Wash died when a harpoon launched by a Reaver ship impaled him, killing him instantly. His shipmates erected a memorial to him on Mr. Universe's moon. River Tam took up his duties as pilot of Serenity (under the supervision of Reynolds); as a tribute to Wash the collection of toy dinosaurs remains on the pilot's station of the bridge.
Behind the scenesEdit
In an interview for the literacy group 826NYC Joss Whedon revealed that if Firefly had not been canceled Wash would still be alive.
On the commentary on "War Stories," Tudyk says that he believed Wash served in the Unification War. According to him, Wash served as a pilot during the war, although he did not specify which side. However, Tudyk jokes that his ship was shot down after a single flight and he was put in a POW camp, where he spent the remainder of the war entertaining the other prisoners with shadow puppets. Wash himself makes a reference to shadow puppets.
Tudyk also voiced "Mickey " in Halo 3: ODST. In game, Mickey is also a pilot.
His mantra, which he quietly recited in the movie Serenity during a highly stressful situations — "I am a leaf on the wind; watch how I soar" — has become a favorite quotation among fans, although Wash apparently does not know what it means. On the DVD commentary for the episode The Message, Alan Tudyk described his piloting during the chase sequence as being similar to Jerry Lewis.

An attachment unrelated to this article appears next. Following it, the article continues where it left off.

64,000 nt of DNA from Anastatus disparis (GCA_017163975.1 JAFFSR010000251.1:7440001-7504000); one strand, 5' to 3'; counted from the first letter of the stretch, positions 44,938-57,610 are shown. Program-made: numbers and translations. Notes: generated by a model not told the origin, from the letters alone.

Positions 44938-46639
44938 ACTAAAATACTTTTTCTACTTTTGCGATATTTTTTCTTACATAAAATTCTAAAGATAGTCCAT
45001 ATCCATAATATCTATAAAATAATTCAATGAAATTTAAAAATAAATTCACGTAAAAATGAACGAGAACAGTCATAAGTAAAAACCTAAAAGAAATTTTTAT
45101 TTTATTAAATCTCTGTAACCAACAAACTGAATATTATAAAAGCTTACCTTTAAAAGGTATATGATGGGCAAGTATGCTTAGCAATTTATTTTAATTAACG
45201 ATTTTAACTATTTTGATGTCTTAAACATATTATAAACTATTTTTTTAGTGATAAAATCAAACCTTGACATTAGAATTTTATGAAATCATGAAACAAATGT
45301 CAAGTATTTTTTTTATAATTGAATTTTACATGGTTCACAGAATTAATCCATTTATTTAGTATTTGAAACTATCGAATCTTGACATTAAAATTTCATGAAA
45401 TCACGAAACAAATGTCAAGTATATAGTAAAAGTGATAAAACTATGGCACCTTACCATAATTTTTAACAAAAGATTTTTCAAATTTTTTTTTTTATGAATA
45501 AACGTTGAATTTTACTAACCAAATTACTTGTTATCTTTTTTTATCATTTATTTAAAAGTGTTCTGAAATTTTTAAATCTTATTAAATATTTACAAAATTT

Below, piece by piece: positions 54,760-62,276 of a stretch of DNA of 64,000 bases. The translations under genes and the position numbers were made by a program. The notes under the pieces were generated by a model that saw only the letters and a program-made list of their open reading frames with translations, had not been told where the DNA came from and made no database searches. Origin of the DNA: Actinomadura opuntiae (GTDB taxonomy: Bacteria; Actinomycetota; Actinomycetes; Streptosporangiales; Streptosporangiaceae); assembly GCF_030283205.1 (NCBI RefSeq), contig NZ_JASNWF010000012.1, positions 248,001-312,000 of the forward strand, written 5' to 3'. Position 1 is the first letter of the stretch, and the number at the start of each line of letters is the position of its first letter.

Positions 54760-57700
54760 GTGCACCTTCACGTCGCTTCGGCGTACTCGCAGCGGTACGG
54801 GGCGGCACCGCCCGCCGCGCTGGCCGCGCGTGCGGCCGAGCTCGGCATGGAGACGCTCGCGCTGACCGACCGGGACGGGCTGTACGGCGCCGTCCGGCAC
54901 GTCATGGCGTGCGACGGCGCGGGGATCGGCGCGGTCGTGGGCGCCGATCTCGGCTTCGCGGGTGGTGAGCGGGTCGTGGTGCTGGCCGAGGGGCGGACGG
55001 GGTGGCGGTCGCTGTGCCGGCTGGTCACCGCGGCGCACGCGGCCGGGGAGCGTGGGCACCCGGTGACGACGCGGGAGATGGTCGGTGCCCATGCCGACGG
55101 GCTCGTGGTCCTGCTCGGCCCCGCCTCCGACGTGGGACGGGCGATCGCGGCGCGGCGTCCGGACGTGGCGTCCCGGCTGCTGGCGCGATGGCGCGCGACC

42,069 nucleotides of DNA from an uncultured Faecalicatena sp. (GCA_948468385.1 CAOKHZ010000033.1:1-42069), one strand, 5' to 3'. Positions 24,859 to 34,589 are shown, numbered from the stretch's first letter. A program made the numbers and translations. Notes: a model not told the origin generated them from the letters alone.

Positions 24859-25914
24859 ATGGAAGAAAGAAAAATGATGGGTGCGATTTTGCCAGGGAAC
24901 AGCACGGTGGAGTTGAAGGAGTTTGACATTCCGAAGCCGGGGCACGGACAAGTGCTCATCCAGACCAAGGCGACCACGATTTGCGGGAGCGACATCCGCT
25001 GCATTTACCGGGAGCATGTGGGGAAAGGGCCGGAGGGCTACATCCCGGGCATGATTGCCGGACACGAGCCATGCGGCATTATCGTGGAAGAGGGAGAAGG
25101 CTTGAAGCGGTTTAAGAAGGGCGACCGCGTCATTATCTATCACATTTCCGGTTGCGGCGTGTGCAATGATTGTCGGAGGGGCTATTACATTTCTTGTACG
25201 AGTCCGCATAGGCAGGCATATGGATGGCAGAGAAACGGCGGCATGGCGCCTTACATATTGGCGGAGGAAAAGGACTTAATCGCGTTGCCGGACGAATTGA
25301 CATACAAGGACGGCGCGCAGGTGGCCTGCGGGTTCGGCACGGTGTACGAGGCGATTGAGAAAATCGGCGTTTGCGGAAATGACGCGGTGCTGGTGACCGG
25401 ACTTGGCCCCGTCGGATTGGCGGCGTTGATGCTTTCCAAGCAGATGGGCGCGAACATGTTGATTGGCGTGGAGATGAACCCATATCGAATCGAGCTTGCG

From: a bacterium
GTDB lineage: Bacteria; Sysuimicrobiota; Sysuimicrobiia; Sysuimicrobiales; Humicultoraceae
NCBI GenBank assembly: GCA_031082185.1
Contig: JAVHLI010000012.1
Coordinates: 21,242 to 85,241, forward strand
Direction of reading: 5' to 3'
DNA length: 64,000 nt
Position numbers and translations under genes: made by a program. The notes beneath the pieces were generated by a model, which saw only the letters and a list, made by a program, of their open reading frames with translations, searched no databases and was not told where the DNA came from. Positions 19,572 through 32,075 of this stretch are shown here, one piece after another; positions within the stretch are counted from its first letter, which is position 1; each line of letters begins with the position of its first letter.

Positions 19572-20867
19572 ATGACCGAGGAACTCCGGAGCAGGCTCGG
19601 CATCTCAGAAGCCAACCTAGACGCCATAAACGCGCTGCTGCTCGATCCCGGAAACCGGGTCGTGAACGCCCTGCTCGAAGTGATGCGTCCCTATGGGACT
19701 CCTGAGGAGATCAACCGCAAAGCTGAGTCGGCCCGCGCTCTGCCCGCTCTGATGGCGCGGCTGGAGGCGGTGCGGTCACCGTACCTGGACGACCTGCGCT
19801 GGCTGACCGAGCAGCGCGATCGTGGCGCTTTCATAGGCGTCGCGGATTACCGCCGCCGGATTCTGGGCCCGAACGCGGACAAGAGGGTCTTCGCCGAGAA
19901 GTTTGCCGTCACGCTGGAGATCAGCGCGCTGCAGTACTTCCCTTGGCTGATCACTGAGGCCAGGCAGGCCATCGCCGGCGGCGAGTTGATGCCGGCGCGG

It is unknown as to why he prefers to be called Wash, rather than by his given name Hoban Washburne, even by his wife Zoë. The Serenity film novelization has Mal confront this point in his narrative. His reasoning is simply, "Why would anyone call themselves Hoban?"
The way he is nicknamed Wash (the first four letters of his surname), is similar to how the Buffy the Vampire Slayer character Daniel Ozbourne was simply called Oz (the first two letters of his surname) by the majority of the characters, even by his then-girlfriend Willow Rosenberg.
- Firefly – "Serenity" (First appearance)
- Firefly – "The Train Job"
- Firefly – "Bushwhacked"
- Firefly – "Shindig"
- Firefly – "Safe"
- Firefly – "Our Mrs. Reynolds"
- Firefly – "Jaynestown"
- Firefly – "Out of Gas"
- Firefly – "Ariel"
- Firefly – "War Stories"
- Firefly – "Trash"
- Firefly – "The Message"
- Firefly – "Heart of Gold"
- Firefly – "Objects in Space"
- Better Days
- Those Left Behind
- The Other Half (Appears in River's imagination)
- Serenity: The Shepherd's Tale (Appears in flashback(s))
- Serenity movie
- Serenity novel
- Float Out (Appears in flashback(s))
Notes and referencesEdit
- ↑ Serenity novelization
- ↑ Though it is hinted in Out of Gas this dislike may be due to his disturbing mustache, which he does not have later
- ↑ Firefly – "Our Mrs Reynolds"
- ↑ Firefly – "War Stories"
- ↑ 5.0 5.1 Serenity
- ↑ 826NYC.com, An important message from Joss Whedon and Ira Glass, 09/21/2009 http://www.826nyc.org/interview/Joss_Whedon_interview.mp3
- ↑ Firefly – "The Message"
- ↑ Tudyk, Firefly Companion, Vol 1, p60
- "More Than a Marriage of Convenience," Michelle Sagara West, Finding Serenity, ed. Jane Espensen, BenBella Press 2005, pp. 97-103, ISBN=1932100431.